Thursday, January 12, 2012

Illinois researcher uses umbilical cord stem cells to treat patients with Type 1 diabetes

Using a device which exposes the patients' T-cells to the umbilical cord stem cells, Dr. Yong Zhao, an assistant professor at the University of Illinois, was able to help Type 1 diabetes patients make their own insulin. Dr. Zhao is also using umbilical cord stem cells in a clinical trial on patients with Type 2 diabetes.
In the study the 12 participants had their T-cells – which were separated from their blood – pumped into a device Zhao calls a "stem cell educator."

There the T-cells were exposed to cord blood stem cells for three hours, Zhao explained in an interview with the Star.

The stem cells "re-educated the T-cells", said Zhao, who specializes in endocrinology, stem cells and immunology. "They wake them up and correct their function. The stems cells are like a teacher. The T-cells are like a bad student."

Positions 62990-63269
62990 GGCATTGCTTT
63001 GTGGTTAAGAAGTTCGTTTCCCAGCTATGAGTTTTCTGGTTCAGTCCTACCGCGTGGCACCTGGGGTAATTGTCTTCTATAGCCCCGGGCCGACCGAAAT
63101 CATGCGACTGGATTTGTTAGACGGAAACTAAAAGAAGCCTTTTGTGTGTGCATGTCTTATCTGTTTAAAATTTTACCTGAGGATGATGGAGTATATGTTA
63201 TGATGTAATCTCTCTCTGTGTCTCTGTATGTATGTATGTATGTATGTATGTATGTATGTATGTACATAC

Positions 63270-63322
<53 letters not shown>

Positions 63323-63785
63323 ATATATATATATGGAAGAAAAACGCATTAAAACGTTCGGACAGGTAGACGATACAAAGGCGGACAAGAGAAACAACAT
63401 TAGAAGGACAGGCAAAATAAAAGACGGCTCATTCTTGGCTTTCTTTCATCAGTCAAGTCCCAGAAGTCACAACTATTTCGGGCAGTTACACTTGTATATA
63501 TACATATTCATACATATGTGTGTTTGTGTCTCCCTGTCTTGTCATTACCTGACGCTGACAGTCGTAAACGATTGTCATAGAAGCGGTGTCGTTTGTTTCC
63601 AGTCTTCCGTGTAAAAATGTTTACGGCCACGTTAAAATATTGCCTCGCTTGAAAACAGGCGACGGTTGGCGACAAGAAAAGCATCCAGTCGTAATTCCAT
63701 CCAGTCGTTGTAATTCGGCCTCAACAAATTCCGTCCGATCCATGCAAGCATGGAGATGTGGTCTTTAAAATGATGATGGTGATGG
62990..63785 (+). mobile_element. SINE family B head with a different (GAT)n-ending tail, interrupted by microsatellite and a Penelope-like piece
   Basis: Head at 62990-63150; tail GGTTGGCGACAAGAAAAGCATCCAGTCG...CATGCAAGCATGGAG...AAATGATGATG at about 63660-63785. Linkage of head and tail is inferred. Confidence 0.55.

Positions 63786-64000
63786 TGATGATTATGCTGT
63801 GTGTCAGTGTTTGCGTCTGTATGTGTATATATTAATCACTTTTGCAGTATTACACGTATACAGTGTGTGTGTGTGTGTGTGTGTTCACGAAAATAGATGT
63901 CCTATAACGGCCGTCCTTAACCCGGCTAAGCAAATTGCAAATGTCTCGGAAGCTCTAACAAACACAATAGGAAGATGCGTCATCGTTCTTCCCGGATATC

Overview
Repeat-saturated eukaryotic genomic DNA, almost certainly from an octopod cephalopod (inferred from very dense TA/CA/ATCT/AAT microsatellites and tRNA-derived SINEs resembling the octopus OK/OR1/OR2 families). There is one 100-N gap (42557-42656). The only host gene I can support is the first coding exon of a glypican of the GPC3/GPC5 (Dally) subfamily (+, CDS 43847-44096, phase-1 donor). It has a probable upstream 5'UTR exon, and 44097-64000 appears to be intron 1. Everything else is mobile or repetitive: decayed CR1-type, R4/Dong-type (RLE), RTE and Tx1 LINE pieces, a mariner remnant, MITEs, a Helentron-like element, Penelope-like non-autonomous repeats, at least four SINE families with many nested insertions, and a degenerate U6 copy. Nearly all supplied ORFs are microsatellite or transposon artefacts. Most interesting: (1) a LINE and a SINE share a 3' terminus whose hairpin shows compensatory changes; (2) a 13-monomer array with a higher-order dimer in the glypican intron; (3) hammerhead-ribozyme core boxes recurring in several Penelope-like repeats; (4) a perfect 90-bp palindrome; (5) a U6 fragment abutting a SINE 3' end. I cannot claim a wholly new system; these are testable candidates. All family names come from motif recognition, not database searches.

Then the T-cells were pumped back into the participants' blood. The patients were then checked four times after the treatment at four weeks, then 12, 24 and 40 weeks later.

The results were astounding, said Zhao. "The patients couldn't make any insulin before the treatment. But after the treatment they began to make their own insulin."